Haridwar is an important pilgrimage city and municipality in the Haridwar district of Uttarakhand, India. The River Ganges, after flowing for 253 kilometres (157 mi) from its source at Gaumukh at the edge of the Gangotri Glacier, enters the Indo-Gangetic Plains of North India for the first time at Haridwar, which gave the city its ancient name, Gangadwára.
Haridwar is the headquarters and the largest city of the district. Today, the city is developing beyond its religious importance, with the fast developing industrial estate of State Industrial Development Corporation of Uttarakhand (SIDCUL), and the close by township of Bharat Heavy Electricals Limited in Ranipur, Uttarakhand as well as its affiliated ancillaries.
Seven holy places:
Haridwar is one of the seven most holy Hindu places in India, with Varanasi usually considered the holiest. A Kṣetra is a sacred ground, a field of active power, a place where Moksha, final release can be obtained. The Garuḍa Purāṇa enumerates seven cities as giver of Moksha. These are Ayodhya, Mathura, Puri, Māyā, Kāsi, Kāñchī, Avantikā and Dvārāvatī.
Important areas within the city:
B.H.E.L., Ranipur Township The campus of Bharat Heavy Electricals Limited, a Navratna Public Sector Undertaking (PSU) is spread across an area of 12 km². The main factory consists of two divisions: The Heavy Electricals Equipment Plant (HEEP), and The Central Foundry Forge Plant (CFFP). Together they employ over 8000 skilled employees. Divided into six sectors providing excellent residential, schooling and medical facilities.
Bahadrabad - 7 km. It is located on the Haridwar-Delhi National Highway at a distance of 7 km from Haridwar. Close by, in village Pathri, lies the Bhimgoda Barrage built on the Upper Ganges Canal in 1955. It also has block development office under which many developed villages (e.g. Khedli, Kisanpur Rohalki, Atmalpur Bongla, Sitapur, Alipur, salempur etc.) comes.
Shivalik Nagar One of the newest and biggest residential areas of Haridwar. Is divided into various clusters. Mainly developed as residential colony for BHEL employees but with the advent of SIDCUL, population and financial activity has exploded in the area due to its proximity.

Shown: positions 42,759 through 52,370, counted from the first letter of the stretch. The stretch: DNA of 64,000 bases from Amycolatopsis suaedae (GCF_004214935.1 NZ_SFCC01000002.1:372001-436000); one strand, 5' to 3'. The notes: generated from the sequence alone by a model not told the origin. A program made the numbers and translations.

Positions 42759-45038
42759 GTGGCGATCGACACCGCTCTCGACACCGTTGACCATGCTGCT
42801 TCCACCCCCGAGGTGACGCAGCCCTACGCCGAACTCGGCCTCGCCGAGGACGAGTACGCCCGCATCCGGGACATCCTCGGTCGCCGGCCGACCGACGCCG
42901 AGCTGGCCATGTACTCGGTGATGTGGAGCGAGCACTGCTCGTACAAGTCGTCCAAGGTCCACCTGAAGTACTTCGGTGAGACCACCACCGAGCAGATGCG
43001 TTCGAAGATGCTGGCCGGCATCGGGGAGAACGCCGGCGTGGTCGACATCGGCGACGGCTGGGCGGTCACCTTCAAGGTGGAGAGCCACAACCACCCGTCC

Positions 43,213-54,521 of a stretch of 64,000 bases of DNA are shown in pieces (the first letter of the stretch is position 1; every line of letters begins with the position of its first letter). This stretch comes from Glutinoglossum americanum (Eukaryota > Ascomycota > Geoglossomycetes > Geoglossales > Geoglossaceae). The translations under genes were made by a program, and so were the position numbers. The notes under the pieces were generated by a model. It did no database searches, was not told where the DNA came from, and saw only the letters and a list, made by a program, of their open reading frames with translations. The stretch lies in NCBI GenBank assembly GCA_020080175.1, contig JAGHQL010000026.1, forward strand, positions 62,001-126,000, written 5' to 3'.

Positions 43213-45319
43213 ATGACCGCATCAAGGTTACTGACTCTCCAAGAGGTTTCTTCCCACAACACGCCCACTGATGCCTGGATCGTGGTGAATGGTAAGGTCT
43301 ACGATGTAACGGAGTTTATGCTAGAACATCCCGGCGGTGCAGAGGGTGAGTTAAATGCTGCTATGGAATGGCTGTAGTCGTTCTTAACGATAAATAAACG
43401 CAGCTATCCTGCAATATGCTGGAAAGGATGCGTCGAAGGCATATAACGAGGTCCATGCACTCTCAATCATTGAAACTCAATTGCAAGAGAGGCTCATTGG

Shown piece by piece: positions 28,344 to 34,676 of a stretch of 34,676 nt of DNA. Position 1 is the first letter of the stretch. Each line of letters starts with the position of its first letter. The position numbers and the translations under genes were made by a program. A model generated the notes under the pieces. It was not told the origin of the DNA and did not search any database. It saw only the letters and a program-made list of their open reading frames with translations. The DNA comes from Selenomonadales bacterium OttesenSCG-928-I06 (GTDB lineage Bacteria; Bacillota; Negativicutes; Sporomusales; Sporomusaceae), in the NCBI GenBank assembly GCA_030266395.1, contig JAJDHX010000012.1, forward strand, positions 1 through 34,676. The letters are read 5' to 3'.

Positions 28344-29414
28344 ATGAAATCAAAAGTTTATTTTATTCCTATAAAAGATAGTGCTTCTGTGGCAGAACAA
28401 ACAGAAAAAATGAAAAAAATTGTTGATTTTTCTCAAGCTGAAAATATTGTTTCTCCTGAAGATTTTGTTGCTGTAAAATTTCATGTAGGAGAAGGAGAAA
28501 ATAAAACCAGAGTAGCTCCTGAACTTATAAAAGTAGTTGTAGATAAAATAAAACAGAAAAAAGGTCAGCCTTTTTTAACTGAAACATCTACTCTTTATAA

Places of interest:
In Hindu traditions, the 'Panch Tirth' (Five Pilgrimages) within Haridwar, are Gangadwara (Har ki Pauri), Kushwart (Ghat in Kankhal), Bilwa Teerth (Mansa Devi Temple) and Neel Parvat (Chandi Devi Temple). There are several other temples and ashrams located in and around the city. Also, alcohol and non-vegetarian food is not permitted in Haridwar.
Har ki Pauri:
This sacred Ghat was constructed by King Vikramaditya (1st century BC) in memory of his brother Bharthari. It is believed that Bharthari came to Haridwar and meditated on the banks of the holy Ganges. When he died, his brother constructed a Ghat in his name, which later came to be known as Har-Ki-Pauri. The most sacred ghat within Har-ki-Pauri is Brahmakund. The evening prayer (Aarti) at dusk offered to Goddess Ganga at Har-Ki-Pauri (steps of God Hara or Shiva) is an enchanting experience for any visitor.
A spectacle of sound and colour is seen when, after the ceremony, pilgrims float diyas (floral floats with lamps) and incense on the river, commemorating their deceased ancestors. Thousands of people from all around the World do make a point to attend this prayer on their visit to Haridwar. A majority of present ghats were largely developed in the 1800s.
Chandi Devi Temple:
The temple is dedicated to Goddess Chandi, who sits atop the 'Neel Parvat' on the eastern bank of the river Ganges. It was constructed in 1929 A.D. by the king of Kashmir, Suchat Singh. Skanda Purana mentions a legend, in which Chanda-Munda, the Army Chief of a local Demon Kings Shumbh and Nishumbha were killed by goddess Chandi here, after which the place got the name Chandi Devi. It is believed that the main statue was established by the Adi Shankracharya in 8th century A.D. The temple is a 3 km trek from Chandighat and can also be reached through a ropeway.